The most astonishing revelations is that Posner is a cat person!?

Well, I’m a very big cat person. Used to like dogs, then I switched. I have a big crush on my current cat. I like animals generally. I’m very soft about animals. My cat is a Maine Coon named Pixie. What’s unusual about her, besides being beautiful and intelligent, but she’s affectionate. Very unusual in cats. She likes to give us nuzzles and be with us. Her little face falls if either of us leaves the house. She’s very social. She appears to recognize members of our families, kids and grandchildren. She’s a real sweetie. It’s one of the reasons I work at home a lot now. The nature of my work is such that I don’t really have to be in the office unless I’m hearing cases. I spend probably at least half the time at home working. Everything I need, I have with me or have electronic access to. One reason is that the cat wants us at home.

I bet we can track Posner’s turn from Capitalism to Keynsianism with his turn from Dogs to Cats. Someone should run a regression on this.

And Posner doesn’t like sad stuff, and wants to be cremated.

What is guaranteed to make you cry?

I don’t cry!  I don’t like grim books or movies, so I steer clear of them. I don’t like emotional things. Adventure is fine, but I don’t like things that are sad.

What would you like carved onto your tombstone?

Ha-hah!  Well, I’m not planning to have a tombstone. I believe in cremation. No tombstone for me.

Well that explains that.

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  • Steve Rappoport

    I was most interested in what he claims are his writing procedures. In a previous life, I headnoted judicial opinions for a legal-publishing company, and so many of them were by him. (In addition, contrary to what he now says about concurring and dissenting opinions, he did not seem reluctant to write them.) I often found the specific rulings in his opinions difficult to set down in a fully coherent way. In fact, sometimes I would discover that he had made a ruling several pages earlier, and I would have to go back to tease it out; it simply had not been clearly stated.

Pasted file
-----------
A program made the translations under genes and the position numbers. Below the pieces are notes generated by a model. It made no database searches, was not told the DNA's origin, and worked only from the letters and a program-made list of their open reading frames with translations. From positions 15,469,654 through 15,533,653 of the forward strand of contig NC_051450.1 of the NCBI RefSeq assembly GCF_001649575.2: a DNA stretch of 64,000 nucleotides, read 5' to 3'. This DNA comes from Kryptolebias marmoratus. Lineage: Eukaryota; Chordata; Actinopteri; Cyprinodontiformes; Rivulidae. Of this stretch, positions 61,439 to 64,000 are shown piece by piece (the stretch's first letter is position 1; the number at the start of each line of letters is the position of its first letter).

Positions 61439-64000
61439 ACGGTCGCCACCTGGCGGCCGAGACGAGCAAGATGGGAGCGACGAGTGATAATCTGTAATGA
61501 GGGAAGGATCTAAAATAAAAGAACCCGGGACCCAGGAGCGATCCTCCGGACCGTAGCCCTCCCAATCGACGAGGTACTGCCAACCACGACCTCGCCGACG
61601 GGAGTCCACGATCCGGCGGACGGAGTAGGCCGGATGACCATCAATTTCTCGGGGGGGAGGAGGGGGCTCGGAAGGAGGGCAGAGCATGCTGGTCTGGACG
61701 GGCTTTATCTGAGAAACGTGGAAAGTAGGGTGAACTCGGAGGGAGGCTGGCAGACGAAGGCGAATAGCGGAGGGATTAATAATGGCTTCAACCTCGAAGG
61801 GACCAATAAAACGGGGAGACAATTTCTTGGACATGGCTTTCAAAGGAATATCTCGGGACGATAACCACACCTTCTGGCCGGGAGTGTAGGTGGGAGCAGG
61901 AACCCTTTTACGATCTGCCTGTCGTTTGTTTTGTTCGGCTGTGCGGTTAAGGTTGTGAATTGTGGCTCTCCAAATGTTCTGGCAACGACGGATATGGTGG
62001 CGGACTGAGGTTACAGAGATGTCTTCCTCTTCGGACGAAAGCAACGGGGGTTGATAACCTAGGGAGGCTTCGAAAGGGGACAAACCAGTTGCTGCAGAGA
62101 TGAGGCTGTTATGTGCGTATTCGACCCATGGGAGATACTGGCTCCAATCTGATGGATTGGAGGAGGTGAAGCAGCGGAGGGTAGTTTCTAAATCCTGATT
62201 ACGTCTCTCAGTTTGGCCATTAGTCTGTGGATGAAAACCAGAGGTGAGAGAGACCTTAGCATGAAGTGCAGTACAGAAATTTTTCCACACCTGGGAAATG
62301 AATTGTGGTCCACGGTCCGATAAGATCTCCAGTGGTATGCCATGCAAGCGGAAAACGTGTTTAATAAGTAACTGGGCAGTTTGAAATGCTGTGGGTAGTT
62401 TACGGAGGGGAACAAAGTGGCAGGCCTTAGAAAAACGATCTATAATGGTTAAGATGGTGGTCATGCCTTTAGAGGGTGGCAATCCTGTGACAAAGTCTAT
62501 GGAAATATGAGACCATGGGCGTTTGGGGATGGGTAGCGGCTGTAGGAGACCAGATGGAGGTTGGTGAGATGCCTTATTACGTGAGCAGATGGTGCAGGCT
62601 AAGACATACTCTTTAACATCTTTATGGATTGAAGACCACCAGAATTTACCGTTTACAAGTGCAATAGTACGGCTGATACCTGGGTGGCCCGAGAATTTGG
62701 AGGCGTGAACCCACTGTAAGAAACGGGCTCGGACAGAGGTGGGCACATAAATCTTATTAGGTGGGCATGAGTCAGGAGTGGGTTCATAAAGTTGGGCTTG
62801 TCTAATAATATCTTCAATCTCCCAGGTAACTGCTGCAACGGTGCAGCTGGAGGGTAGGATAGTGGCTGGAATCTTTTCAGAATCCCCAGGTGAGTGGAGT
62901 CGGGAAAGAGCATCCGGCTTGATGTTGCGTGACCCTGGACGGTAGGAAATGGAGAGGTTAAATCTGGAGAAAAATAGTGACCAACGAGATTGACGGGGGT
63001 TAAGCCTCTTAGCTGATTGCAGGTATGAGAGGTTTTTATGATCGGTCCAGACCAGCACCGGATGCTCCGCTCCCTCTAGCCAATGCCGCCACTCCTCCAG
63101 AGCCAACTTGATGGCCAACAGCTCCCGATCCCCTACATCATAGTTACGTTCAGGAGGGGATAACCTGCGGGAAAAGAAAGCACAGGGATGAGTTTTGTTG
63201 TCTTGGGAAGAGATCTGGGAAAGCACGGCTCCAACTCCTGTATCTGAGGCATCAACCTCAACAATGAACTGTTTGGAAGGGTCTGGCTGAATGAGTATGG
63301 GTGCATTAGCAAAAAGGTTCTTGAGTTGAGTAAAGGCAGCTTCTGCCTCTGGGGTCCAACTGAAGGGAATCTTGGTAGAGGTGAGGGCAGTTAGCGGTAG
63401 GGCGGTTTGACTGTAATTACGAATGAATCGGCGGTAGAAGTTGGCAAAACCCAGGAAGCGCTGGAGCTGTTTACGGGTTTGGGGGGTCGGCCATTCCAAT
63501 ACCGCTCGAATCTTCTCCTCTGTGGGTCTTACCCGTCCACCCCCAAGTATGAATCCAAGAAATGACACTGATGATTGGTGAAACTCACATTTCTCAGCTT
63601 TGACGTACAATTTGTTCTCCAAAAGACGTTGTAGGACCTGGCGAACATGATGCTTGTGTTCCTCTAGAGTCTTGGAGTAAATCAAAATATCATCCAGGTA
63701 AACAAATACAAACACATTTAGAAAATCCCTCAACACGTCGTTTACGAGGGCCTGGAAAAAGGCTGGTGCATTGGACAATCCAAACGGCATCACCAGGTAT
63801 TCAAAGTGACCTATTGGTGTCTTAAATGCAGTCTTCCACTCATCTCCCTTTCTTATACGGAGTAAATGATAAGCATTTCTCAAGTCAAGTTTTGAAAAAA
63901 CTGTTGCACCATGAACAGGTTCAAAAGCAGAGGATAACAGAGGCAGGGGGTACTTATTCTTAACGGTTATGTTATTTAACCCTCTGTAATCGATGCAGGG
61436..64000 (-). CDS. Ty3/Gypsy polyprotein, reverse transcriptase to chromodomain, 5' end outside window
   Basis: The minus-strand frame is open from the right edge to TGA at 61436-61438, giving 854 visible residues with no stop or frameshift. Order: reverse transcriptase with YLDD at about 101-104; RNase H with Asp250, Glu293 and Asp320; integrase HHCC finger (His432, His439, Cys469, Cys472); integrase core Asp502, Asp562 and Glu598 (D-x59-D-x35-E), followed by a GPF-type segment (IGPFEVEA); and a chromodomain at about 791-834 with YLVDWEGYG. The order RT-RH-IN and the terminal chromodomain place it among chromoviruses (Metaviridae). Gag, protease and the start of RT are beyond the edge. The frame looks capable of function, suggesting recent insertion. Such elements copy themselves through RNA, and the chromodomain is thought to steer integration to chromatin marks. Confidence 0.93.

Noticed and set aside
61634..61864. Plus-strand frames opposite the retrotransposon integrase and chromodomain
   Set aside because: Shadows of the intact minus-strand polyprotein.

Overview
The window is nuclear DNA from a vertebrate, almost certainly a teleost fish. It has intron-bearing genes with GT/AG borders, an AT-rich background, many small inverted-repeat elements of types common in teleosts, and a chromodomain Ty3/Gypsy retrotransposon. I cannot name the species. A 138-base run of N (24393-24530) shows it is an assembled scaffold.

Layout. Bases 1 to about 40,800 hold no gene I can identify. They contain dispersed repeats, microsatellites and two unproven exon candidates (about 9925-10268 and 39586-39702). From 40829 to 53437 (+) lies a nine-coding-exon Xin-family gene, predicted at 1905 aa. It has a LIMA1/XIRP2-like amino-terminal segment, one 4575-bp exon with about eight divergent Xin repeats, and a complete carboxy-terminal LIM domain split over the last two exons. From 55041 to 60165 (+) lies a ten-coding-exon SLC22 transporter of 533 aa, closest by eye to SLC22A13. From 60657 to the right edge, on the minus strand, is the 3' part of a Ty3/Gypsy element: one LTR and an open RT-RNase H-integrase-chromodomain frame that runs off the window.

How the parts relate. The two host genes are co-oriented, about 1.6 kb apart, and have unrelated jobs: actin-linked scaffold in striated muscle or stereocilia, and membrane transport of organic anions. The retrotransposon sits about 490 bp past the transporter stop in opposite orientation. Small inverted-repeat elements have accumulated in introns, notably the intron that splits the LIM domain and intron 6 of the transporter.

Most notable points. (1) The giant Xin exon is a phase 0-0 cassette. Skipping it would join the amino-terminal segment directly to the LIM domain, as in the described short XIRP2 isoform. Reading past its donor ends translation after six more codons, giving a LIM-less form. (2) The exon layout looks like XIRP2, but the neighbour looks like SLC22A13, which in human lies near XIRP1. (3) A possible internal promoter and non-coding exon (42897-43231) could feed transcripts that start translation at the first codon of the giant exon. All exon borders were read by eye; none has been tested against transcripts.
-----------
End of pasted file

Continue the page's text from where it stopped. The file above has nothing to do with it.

I concluded early on that he dictates his first drafts and then plays with them. A common phrase in his opinions is “as we shall see.” He goes off on tangents, explores related matters, asks questions, and sometimes addresses the matter at hand. He seems incapable of being straightforward. Is his writing intellectually alert? Yes. Entertaining? Absolutely. Does it expand the legal universe? No question. Does he state things that other judges would not dare to say? Yes, yes, yes.

    But there were many times when I wanted to shake him and tell him that he was his own worst enemy in terms of communicating clearly.

    • I’ve also noticed that his opinions never have sections that are separated. They often read, as you note, like a stream of consciousness. I’m sure this allows him to write fast, and with interest content, but it is often tough to parse out what the legal reasoning is.

      • Steve Rappoport

        A Posner opinion is usually fun to read, intellectually provocative, and legally bold. It reads so well that if you do not have to parse it, you love it. Unless you have to take it apart for professional reasons, it likely will not occur to you that there may be problems with it.